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Michael Brown’s Family Calls Police Report an Attempt to ‘Assassinate the Character of Their Son’

Michael Brown’s Family Calls Police Report an Attempt to ‘Assassinate the Character of Their Son’

iStockphoto/Thinkstock(FERGUSON, Mo.) — The family of Michael Brown, the teenager shot and killed by a police officer in Ferguson on Saturday, released a statement in response to a police report made public on Friday, alleging that the report was “intended to assassinate the character of their son.”In the statement, released through the family’s attorneys, the family says it is “beyond outraged” at the manner in which the report was released.
“There is nothing based on the facts that have been placed before us that can justify the execution style murder of their child by this police officer as he held his hands up, which is the universal sign of surrender,” the statement reads.Criticizing the delay in releasing the name of the officer and information pertaining to a robbery in which Brown was allegedly a suspect, the family notes the “distrust for the local law enforcement agencies” that the community feels. “It is no way transparent to release the still photographs alleged to be Michael Brown and refuse to release the photographs of the officer that executed him,” the statement says.The family also pointedly stated that the police “attempting to blame the victim” won’t “divert [their] attention,” calling the incident the “brutal execution of an unarmed teenager.”
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Arrests Made in Kidnapping of New York Amish Girls

Arrests Made in Kidnapping of New York Amish Girls

iStockphoto/Thinkstock(HERMON, N.Y.) — Police have arrested two people in connection with the kidnapping of a pair of Amish girls from their family’s roadside vegetable stand in northern New York.Stephen Howells II, 29, and Nicole Vaisey, 25, each face two counts of first-degree kidnapping. That charge carries a maximum prison sentence of 25 years to life.The girls showed up on the doorstep of Jeff and Pam Stinson barefoot, cold, wet and hungry Thursday night, the couple told ABC News on Friday.The Stinsons opened their door to the two girls, ages 6 and 12, who asked the couple to drive them back home. The Stinsons said they recognized the girls because they had bought produce from them before and were aware of news reports about their abduction.According to police, the sisters were abducted Wednesday night in Oswegatchie, New York, a rural town located near the Canadian border, when they went out to sell vegetables to a car at the stand. They were then dropped off later near the Stinson’s house, authorities said.Authorities held a news conference Friday about the abduction but refused to give details about the incident other than to say that they are still investigating and the girls appeared to be healthy.When the girls arrived on their doorstep, the Stinsons fed them watermelon and grape juice and the girls were so hungry they couldn’t stop eating the watermelon.”They ate that watermelon in 30 seconds. It was fast,” said Jeff Stinson.Jeff Stinson knew exactly where the two girls lived because he had bought corn from the elder girl before at their vegetable stand.At one point on the return home, the girls ducked in the back seat because they saw the kidnapper’s red car pulled over by the side of the road, the Stinsons said. An Amber Alert had been issued Wednesday night after a witness reported seeing a vehicle pull up to the stand, the girls go out to wait on them, and then the driver of the car put something in the backseat. When the car drove away, the witness told police the children were gone.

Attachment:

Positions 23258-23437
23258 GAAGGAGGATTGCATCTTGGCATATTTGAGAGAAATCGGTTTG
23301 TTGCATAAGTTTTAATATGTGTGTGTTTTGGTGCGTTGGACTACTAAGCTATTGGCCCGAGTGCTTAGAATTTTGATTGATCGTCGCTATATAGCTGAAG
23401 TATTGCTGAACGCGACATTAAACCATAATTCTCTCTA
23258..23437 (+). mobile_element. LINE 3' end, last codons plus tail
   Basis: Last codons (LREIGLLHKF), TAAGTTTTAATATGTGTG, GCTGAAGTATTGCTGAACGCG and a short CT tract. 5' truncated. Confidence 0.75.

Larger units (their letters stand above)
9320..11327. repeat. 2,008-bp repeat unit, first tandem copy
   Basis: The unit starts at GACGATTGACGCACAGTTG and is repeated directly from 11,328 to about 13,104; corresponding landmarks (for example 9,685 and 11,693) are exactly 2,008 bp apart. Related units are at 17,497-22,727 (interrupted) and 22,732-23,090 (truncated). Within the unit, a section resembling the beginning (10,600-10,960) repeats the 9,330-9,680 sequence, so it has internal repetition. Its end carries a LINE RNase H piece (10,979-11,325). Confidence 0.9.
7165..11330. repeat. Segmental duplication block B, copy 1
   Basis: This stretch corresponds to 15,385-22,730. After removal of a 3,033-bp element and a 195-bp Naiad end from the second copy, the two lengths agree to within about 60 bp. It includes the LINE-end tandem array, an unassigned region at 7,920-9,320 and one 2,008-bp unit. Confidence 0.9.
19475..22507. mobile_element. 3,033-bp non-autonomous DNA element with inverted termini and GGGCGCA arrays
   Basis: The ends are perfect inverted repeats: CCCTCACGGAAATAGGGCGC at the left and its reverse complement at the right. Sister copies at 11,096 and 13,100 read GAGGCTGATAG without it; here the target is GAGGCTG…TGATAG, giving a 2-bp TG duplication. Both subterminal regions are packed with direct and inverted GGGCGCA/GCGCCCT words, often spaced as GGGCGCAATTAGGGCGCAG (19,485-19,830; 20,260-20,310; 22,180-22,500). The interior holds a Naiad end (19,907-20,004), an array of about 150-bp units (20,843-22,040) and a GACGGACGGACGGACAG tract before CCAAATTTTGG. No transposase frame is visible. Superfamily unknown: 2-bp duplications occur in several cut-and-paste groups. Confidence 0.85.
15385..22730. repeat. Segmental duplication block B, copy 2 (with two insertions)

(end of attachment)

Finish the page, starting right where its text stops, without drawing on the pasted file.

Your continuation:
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Florida College Student Found Guilty in ‘Love Triangle’ Murder